• Only some videos/streams show subscriber counts under the account name and logo while others do not. (More on this below.) If a subscriber count is present, as this scam is relatively new, the subscriber counts are very, very high.

For example, account with subscriber count:

For example, account without subscriber count:

The terrifically disarming element of these scams is the fact they are using YouTube Live and actual video of Brian Armstrong, CZ, Vitalik, John McAfee, or Elon Musk talking to the audience.

It looks like a legitimate livestream. It sounds like a legitimate livestream. This, combined with a number of other factors add to the overall feeling of credibility:

  • If there is a follower/subscriber count displayed, it’s a large number & displayed prominently under the account name. The videos I found ranged from 10k-100k+. This lends to the legitimacy and indicates that these accounts have either been bought from previous owners or have been compromised and re-purposed.
  • The live viewer count ranged from 800 to 6,000+.
  • The “thumbs up” number is far greater than the “thumbs down” number.

Some videos had live chat turned on; some had it turned off. For those that had it turned on, we see messages like, “Thank you for the 200 ethereum bonus!” and “you’re going to miss out!!” and “WoW I just received my 123 Ethereum!”

  • It looks like a livestream, it feels like a livestream, it’s CZ or Brian Armstrong or whoever. You can see them and listen to them. This is innately disarming.

How to Protect Yourself

  1. Simply put, the best way to not fall for this scam is to remember the old adage: If it’s too good to be true, it definitely is.
  2. Repeat after me: If it is too good to be true, it definitely is.
  3. If it is too good to be true, it definitely is.
  4. If it is too good to be true, it definitely is.
  5. People aren’t giving away free BTC or ETH or any other crypto. If they somehow magically are, they will not require you to send them money first. Period. End of conversation.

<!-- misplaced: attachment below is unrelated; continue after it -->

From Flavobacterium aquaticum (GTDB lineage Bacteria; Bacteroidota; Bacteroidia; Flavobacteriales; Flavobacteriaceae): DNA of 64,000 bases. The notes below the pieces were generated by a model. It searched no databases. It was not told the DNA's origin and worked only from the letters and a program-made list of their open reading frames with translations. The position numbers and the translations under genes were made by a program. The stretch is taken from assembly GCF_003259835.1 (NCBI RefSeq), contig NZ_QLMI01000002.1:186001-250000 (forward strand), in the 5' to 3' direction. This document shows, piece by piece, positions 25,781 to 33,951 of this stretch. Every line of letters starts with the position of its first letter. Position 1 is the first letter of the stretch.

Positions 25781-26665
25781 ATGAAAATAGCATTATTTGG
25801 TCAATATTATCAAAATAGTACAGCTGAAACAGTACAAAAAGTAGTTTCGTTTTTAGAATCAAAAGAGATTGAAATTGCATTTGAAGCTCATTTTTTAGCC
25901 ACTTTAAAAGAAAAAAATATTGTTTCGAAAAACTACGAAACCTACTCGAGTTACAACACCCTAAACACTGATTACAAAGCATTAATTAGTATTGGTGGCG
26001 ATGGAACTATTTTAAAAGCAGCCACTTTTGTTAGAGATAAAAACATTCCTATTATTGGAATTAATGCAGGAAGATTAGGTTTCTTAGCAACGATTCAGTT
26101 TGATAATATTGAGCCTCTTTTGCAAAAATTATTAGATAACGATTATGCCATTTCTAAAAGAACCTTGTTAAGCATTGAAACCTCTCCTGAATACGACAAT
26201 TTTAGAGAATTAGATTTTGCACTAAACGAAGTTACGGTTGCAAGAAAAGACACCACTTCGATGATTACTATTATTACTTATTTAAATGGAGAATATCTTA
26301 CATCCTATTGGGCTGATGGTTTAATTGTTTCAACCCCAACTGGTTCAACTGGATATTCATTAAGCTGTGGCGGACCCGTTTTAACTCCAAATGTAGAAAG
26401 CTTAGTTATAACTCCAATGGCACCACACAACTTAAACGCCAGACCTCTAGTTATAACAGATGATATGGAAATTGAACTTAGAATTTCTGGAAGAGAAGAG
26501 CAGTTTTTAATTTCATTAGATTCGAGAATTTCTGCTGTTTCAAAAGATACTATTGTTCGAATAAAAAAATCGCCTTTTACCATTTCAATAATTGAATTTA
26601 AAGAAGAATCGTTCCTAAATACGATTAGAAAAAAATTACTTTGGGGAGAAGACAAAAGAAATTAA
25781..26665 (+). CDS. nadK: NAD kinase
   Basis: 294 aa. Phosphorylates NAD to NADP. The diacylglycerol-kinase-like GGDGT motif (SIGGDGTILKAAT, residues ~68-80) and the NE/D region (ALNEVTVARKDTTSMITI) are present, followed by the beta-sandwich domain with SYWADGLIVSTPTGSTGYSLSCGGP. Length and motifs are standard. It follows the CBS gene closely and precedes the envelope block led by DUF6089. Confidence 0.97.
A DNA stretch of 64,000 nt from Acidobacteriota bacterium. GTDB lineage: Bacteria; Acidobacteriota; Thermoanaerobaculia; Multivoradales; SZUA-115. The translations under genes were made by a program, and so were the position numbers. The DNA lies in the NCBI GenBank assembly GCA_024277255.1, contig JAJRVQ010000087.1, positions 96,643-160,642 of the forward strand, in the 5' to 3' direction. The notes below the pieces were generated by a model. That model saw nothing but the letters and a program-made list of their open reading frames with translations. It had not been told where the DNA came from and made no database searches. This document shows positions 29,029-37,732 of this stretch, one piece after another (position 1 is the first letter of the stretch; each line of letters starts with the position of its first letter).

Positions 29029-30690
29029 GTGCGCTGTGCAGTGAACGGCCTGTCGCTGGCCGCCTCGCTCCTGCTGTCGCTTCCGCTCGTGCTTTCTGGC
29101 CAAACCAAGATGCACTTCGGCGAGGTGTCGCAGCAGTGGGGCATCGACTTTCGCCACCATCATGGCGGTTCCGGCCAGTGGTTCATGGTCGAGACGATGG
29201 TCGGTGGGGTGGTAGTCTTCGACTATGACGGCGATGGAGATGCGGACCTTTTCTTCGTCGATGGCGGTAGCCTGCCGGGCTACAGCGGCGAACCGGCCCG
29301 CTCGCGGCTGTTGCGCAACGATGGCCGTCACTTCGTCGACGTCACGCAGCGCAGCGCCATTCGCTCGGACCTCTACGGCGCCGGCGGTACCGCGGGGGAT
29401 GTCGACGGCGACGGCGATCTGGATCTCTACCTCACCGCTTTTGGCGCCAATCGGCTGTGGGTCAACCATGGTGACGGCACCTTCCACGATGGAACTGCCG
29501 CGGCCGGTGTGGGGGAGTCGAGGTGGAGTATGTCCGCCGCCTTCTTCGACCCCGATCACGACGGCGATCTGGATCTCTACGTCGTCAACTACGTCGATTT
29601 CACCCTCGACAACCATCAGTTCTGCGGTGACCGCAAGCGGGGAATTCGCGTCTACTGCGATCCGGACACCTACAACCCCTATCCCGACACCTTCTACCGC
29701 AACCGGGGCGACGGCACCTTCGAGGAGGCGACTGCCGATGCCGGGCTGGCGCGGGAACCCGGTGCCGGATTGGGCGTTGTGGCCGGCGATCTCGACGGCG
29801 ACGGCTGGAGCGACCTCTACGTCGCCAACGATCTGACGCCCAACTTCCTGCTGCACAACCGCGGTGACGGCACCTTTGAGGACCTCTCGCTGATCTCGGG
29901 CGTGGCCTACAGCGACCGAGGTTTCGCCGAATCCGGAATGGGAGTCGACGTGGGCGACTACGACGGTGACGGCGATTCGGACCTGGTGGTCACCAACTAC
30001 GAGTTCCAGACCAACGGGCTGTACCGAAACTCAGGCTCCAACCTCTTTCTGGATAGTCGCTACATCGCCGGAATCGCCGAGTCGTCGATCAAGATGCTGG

6. Repeat after me: No one is giving you free money.
  7. No one is giving me free crypto.
  8. No one is giving me free bitcoin.
  9. No one is giving me free ether.
  10. Once you click the “send” button you should assume your money is gone. The crypto world is NOT like interacting in the traditional retail world — making a purchase on Amazon is not the same as sending bitcoin to address you found in the YouTube video description. Once it’s gone, it’s gone forever.
  11. Don’t send crypto to addresses posted online or via chat. Don’t make trades with random people via Telegram. Just don’t. Really. Just don’t. This also includes people you do know and may have even met in person. You have to verify that they haven’t been compromised. If someone asks to borrow crypto, you should respond by asking for the secret phrase, asking a question only they would know, or requiring a video or phone call to verify it’s them before sending any amount of money. As a boss, I was insanely proud when my employee called me on the phone when I asked him for some slightly sensitive info. His first reaction wasn’t to jump and give me what I requested — he verified first. #proudmama

Note: These links and references below are included for educational purposes. They may lead to active scams. I REPEAT: THESE LINKS MAY LEAD TO ACTIVE SCAMS. Click at your own risk and DON’T BELIEVE THEIR LIES.

🛑BITCOIN BINANCE Greatest 10 000 BTC Air Drop🛑 #btc #bitcoin

🔴 BINANCE LIVE BITCOIN GIVEAWAY 🔴 CZ Announce BTC GiveAway! 🔴

🔴LIVE Binance : Annоuncе BIG BTC GivеАwау

🔴 Live talk about Ethereum 2.0 and ERC20 Tokens #ethereum #eth

🔴Cryptocurrency Ethereum: Crypto ETH Giveaway🔴#crypto #eth #btc

MCAFEE LIVE: Announce BTC Airdrop bу John McAfee

🛑ELON MUSK LIVE: Airdrop Announce BTC and ETH Airdrop bу Elon Musk🛑

🔴 Coinbase CEO Brian Armstrong [LIVE] 🔴 Announce BTC GIVEAWAY!

🔴 Coinbase CEO Brian Armstrong [LIVE] 🔴 Announce BTC GIVEAWAY!

🔴Coinbase Live interview trading with Brian Armstrong +5000 Bitcoin BTC event🔴

Reference: Further Reading